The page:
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Summer without Summer Camp

Every year for the last eight years, my classmates and I attended Summer Camp to learn from our Master Dan Docherty. My teacher, the late Katherine Allen had been organising the Wudang Summer Camp in Cranbrook for the past 20 years. Katherine sadly passed away in January and Summer Camp in Cranbrook will be no more.

Summer Camp has been a regular on my Tai Chi calendar and each year, the dates for camp would be the first dates I'd book at work as annual leave. It is that important to me, but initially I was reluctant to attend as I didn't think it was for me. However, once been I changed my mind. Whilst there was a camp in Horsham, I preferred Cranbrook as it is a much nicer journey (so long as you're not stuck behind a tractor).

Preparation is key and we spent many Saturday mornings in Dunorlan Park brushing up on our skill and knowledge. This was especially important for those of us who want to be graded. We went through every pushing hands drill, forms and as many applications as we can think of. These are some of the things we might do at camp. If people thought Tai Chi was easy, think again.

In the years I've attended camp, many things changed and growing older was one of them. Back then nobody had smartphones and there was no phone signal. Though there was at the far corner, where nobody lived. Funny how in those days we could live without our phones. At the first camp I attended, five days felt like forever, but over the years it felt shorter. When I first attended, many people helped me and in later years, I helped others. Training was quite intensive and challenging in the dry heat. After five days, expect to lose weight and gain a tan. Every morning we did hand forms and applications. Followed by an hour for lunch, where we busily scribbled down notes. In the afternoon we did weapons and pushing hands. Dan would ask us to demonstrate, correct us and then we go off to practice with a partner. For some, it can seem like punishment, but for many of us, we enjoyed the experience and learned a lot. Camp was a great opportunity to make new friends or catch up with old ones, from the UK and beyond.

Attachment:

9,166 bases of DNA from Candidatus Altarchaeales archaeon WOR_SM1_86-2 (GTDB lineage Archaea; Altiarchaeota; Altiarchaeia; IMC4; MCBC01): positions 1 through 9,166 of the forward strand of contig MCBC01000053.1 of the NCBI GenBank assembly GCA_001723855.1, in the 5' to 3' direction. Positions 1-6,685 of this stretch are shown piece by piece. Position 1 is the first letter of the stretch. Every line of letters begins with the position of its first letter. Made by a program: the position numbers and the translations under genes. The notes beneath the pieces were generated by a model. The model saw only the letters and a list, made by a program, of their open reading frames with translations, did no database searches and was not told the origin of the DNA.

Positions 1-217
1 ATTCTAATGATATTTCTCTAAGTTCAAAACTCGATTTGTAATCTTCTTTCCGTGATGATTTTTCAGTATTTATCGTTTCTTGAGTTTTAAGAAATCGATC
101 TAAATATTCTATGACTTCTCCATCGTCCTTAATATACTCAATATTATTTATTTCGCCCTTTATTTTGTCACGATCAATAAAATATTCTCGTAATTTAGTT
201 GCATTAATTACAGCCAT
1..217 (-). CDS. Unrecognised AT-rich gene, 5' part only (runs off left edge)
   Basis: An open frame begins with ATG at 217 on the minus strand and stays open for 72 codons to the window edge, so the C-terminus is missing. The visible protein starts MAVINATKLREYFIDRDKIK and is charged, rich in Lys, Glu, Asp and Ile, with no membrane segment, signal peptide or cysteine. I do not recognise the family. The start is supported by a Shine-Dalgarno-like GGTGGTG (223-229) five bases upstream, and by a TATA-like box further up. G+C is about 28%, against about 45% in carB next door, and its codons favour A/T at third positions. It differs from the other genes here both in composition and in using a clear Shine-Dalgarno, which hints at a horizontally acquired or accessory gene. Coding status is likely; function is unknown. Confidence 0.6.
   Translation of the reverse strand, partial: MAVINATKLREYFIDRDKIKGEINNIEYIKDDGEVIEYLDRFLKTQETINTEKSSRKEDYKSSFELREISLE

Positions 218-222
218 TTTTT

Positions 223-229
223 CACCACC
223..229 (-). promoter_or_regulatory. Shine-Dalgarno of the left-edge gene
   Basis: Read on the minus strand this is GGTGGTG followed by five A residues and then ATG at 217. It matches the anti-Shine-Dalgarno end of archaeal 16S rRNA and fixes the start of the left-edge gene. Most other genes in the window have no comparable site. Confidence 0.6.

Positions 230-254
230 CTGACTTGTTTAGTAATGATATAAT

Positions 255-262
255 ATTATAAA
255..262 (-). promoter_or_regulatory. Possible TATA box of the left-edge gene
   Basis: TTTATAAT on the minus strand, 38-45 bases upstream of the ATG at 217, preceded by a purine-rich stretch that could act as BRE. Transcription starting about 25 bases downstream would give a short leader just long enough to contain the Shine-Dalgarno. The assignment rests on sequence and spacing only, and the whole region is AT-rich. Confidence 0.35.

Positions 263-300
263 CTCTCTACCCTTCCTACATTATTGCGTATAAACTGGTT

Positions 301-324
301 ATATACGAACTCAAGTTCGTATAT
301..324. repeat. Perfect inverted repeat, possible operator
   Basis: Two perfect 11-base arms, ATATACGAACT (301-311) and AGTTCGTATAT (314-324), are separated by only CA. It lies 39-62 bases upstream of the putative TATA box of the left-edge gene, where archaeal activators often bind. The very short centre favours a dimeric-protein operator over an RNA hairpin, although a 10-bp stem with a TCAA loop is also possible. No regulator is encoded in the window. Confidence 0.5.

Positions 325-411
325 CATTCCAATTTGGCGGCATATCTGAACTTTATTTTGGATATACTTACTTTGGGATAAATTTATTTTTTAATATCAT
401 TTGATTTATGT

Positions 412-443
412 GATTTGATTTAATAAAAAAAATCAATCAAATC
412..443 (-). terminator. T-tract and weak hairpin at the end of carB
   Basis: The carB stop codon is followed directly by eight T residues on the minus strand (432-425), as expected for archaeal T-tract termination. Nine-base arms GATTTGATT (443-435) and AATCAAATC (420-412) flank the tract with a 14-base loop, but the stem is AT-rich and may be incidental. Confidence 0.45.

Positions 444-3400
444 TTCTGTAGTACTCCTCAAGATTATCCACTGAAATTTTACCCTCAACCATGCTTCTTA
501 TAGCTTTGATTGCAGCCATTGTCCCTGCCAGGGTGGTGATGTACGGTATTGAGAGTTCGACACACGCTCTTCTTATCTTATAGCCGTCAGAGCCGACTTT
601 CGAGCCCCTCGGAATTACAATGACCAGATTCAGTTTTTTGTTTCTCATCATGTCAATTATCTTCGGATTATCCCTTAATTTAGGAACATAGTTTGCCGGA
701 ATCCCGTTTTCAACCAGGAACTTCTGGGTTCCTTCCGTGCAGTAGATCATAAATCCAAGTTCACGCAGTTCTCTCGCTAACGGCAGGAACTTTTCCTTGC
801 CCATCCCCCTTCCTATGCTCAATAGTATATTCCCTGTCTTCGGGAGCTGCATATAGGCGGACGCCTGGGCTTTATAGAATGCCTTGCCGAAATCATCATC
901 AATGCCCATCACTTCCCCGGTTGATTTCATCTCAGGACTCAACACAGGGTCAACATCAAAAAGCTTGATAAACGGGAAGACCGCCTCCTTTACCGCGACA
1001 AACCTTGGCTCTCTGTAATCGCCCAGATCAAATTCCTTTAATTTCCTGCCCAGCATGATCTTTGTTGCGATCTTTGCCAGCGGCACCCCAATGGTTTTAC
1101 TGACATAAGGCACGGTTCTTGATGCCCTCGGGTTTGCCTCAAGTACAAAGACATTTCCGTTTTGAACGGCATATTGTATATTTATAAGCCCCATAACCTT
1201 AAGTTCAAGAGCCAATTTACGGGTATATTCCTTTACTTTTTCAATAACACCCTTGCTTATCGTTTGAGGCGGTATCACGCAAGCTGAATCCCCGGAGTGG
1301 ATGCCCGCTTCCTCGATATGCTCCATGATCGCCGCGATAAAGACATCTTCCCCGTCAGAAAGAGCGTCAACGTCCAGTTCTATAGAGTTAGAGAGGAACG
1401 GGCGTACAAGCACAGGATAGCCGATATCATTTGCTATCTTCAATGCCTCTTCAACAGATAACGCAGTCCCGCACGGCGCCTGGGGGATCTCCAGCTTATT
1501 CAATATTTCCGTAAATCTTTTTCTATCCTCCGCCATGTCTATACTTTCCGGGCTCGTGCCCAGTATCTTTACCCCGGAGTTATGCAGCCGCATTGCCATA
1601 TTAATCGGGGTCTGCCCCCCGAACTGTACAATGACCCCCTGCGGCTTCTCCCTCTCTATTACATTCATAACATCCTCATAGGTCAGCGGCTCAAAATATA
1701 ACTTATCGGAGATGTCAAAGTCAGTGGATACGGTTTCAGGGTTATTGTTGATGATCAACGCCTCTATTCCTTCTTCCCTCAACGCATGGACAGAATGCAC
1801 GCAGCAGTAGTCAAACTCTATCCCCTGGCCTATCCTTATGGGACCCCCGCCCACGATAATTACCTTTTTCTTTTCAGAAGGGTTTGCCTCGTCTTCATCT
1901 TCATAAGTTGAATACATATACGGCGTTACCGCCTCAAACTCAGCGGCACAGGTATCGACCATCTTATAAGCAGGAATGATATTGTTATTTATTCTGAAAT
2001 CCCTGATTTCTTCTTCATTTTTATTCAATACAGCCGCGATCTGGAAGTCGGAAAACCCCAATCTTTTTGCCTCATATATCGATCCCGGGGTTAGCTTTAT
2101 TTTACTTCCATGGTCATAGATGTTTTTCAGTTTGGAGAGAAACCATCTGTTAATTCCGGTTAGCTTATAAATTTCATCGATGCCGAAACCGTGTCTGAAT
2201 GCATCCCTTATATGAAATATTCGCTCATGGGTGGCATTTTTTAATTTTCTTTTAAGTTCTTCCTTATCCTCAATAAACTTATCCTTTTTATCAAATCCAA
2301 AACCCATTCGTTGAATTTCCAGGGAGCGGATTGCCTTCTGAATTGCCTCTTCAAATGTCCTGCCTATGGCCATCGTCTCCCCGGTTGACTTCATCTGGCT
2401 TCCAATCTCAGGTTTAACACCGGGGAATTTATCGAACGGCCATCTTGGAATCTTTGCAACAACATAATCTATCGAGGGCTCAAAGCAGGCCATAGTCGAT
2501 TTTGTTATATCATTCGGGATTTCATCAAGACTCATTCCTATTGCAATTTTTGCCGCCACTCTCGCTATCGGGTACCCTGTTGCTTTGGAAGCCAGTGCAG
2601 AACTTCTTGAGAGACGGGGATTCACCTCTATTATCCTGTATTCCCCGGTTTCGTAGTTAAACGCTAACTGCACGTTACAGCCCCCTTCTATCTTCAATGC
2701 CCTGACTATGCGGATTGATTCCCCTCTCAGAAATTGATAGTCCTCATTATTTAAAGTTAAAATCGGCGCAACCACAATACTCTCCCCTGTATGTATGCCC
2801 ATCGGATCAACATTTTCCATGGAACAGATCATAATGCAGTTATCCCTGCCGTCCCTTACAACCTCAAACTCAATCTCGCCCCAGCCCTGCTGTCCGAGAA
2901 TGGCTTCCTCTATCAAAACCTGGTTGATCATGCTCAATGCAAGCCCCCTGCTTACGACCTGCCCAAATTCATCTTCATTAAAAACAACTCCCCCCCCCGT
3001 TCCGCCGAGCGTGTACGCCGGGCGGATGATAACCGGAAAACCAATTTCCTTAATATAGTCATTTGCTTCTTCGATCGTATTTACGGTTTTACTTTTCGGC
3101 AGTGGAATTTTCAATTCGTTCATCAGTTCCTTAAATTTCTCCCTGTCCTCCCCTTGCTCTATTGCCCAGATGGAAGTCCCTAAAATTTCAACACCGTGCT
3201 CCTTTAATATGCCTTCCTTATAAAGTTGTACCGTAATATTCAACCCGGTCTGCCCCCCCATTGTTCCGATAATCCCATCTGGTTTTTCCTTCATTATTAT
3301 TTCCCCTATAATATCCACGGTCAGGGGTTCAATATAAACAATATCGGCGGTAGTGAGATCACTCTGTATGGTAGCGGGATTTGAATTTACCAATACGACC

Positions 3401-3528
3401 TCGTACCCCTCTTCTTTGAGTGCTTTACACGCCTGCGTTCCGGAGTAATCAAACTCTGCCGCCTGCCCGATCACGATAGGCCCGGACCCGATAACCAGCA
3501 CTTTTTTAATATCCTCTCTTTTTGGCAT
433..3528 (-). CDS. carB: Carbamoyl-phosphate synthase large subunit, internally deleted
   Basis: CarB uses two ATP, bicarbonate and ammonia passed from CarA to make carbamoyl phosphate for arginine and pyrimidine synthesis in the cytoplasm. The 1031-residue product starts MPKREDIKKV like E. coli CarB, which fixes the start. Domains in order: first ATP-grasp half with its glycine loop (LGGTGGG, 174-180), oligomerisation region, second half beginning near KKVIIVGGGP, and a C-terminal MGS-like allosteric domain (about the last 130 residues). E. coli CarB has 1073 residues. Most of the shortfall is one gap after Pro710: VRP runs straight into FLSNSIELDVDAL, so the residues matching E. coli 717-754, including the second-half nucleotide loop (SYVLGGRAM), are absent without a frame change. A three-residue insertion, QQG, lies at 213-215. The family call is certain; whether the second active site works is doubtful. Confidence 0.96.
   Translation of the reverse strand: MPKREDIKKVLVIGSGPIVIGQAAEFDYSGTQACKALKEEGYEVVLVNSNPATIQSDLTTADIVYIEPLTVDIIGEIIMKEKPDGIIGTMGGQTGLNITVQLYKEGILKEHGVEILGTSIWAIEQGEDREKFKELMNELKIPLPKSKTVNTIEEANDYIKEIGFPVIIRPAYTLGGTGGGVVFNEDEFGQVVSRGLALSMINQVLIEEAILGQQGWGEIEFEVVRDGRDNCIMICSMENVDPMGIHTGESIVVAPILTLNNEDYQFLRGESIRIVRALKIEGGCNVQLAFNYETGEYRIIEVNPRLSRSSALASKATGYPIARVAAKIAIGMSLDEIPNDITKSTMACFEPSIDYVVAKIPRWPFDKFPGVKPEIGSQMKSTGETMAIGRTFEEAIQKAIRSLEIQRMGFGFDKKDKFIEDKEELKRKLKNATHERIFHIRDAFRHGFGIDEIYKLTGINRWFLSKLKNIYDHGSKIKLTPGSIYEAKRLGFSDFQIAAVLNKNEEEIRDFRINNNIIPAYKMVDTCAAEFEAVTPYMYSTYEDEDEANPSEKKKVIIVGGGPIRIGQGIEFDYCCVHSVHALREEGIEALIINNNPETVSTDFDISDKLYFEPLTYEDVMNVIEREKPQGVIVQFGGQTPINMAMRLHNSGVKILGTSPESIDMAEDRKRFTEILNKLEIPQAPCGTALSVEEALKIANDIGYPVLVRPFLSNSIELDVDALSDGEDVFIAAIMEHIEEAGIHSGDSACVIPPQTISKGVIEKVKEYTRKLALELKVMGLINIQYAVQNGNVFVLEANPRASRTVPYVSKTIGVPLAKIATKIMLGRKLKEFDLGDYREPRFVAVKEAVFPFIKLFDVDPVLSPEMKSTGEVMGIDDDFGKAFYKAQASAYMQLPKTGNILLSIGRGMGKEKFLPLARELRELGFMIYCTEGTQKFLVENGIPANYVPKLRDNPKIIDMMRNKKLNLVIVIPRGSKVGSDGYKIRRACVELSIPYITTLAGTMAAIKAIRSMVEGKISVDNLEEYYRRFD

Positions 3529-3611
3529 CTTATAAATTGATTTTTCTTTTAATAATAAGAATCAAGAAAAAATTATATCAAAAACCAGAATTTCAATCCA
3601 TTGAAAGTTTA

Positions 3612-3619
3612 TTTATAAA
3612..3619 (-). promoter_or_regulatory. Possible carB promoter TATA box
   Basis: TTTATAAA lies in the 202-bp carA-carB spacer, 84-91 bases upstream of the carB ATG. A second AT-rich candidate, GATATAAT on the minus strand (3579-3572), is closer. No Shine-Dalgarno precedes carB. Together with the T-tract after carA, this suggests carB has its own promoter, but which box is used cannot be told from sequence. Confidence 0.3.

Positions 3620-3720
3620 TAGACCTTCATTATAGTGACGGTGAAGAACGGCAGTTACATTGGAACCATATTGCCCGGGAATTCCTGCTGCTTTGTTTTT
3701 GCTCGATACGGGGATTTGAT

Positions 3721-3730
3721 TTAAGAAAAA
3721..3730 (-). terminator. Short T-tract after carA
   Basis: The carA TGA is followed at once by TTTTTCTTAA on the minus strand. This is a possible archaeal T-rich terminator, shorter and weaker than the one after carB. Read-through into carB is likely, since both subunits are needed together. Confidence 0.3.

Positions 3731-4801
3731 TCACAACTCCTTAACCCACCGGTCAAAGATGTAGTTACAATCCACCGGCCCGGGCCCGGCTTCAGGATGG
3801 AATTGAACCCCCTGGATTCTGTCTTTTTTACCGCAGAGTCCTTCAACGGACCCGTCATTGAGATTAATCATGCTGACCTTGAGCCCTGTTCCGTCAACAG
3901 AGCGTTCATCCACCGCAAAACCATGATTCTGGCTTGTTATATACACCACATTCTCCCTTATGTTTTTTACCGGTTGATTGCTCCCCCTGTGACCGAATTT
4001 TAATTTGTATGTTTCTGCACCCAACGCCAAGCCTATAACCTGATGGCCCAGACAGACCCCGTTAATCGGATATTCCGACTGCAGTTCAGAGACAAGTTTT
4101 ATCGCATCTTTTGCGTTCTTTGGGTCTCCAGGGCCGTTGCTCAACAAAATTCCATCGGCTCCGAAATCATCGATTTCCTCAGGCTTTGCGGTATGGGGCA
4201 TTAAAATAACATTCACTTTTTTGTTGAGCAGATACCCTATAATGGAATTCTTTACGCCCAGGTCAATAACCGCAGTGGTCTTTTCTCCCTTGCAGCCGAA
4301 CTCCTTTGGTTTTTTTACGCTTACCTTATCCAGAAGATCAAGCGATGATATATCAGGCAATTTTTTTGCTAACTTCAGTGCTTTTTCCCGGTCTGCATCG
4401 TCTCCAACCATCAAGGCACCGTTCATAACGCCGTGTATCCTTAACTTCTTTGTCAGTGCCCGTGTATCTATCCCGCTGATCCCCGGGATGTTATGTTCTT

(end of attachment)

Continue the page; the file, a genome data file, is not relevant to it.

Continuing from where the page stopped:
I can't say there was ever a camp I did not enjoy, each was different and bring back many memories. Such as a loud fall and a bruised rib. How did that happen? Well I was doing pushing hands, not paying attention and got tripped up. Did I learn from that? Yes I sure did. One year I was hospitalised and I decided to attend to observe and ended up doing everything. I didn't think I had the stamina, but I made it and got graded. The impact from attacks and throws were hard to deal with that year, but I found a way. Those hip throws, trips and hard landings I won't forget. But this was about eating bitter. Weapons were most people's favourites and Wudang has a good reputation for this. For those who've not studied weapons in class (always only after you've done the hand form and with no exceptions), camp provided you with the chance to try weapons. Not just weapon forms, but applications and lots of them. Not all schools teach weapons to these lengths, so we are very fortunate in Wudang. Whilst Wudang teaches Tai Chi as a martial art, but we also have the health aspects too. When we're not training, we sat down and Dan will tell us interesting and amusing stories. The Saturday night parties were fun too. The stories, the quizes, the laughs and the food. Camp was many things, the pain, the frustration and the joys and laughter. You never know who may turn up and what surprises are there for you.

Those days are gone, but you never stop learning and camp provided a firm foundation for the future. So long as you make use of those experiences, then nothing is wasted. There will be other camps elsewhere and the coronavirus pandemic has not helped. I am an optimist and one day, we will meet again.

Gratitude as always for the lessons learned and the friends made from near and far, past and present.

Thank you for reading my blog.

Special thanks to my Sihing (martial brother) Charlie from Wudang Birmingham for providing some of the photos.


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